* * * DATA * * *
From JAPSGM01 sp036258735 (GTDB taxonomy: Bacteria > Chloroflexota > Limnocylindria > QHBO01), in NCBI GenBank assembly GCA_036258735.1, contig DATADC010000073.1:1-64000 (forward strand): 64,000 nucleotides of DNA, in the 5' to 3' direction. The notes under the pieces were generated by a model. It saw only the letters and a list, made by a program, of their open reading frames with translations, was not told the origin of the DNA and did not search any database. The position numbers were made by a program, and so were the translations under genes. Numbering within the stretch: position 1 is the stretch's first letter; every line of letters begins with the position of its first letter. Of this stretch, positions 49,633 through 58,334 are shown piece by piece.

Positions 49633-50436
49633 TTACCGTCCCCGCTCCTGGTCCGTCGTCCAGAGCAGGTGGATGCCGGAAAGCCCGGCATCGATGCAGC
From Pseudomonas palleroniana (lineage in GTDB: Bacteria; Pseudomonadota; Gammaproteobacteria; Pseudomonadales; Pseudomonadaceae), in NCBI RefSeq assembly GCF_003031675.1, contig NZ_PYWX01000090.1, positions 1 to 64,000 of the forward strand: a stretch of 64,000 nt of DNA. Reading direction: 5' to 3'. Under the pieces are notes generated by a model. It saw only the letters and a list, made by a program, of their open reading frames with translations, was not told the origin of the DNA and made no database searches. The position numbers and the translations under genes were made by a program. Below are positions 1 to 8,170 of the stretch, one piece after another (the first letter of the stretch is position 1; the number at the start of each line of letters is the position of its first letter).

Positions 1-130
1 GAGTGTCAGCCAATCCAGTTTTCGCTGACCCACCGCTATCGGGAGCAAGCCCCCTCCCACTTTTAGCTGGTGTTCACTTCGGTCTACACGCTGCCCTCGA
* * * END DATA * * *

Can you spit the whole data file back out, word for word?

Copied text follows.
From JAPSGM01 sp036258735 (GTDB taxonomy: Bacteria > Chloroflexota > Limnocylindria > QHBO01), in NCBI GenBank assembly GCA_036258735.1, contig DATADC010000073.1:1-64000 (forward strand): 64,000 nucleotides of DNA, in the 5' to 3' direction. The notes under the pieces were generated by a model. It saw only the letters and a list, made by a program, of their open reading frames with translations, was not told the origin of the DNA and did not search any database. The position numbers were made by a program, and so were the translations under genes. Numbering within the stretch: position 1 is the stretch's first letter; every line of letters begins with the position of its first letter. Of this stretch, positions 49,633 through 58,334 are shown piece by piece.

Positions 49633-50436
49633 TTACCGTCCCCGCTCCTGGTCCGTCGTCCAGAGCAGGTGGATGCCGGAAAGCCCGGCATCGATGCAGC
From Pseudomonas palleroniana (lineage in GTDB: Bacteria; Pseudomonadota; Gammaproteobacteria; Pseudomonadales; Pseudomonadaceae), in NCBI RefSeq assembly GCF_003031675.1, contig NZ_PYWX01000090.1, positions 1 to 64,000 of the forward strand: a stretch of 64,000 nt of DNA. Reading direction: 5' to 3'. Under the pieces are notes generated by a model. It saw only the letters and a list, made by a program, of their open reading frames with translations, was not told the origin of the DNA and made no database searches. The position numbers and the translations under genes were made by a program. Below are positions 1 to 8,170 of the stretch, one piece after another (the first letter of the stretch is position 1; the number at the start of each line of letters is the position of its first letter).

Positions 1-130
1 GAGTGTCAGCCAATCCAGTTTTCGCTGACCCACCGCTATCGGGAGCAAGCCCCCTCCCACTTTTAGCTGGTGTTCACTTCGGTCTACACGCTGCCCTCGA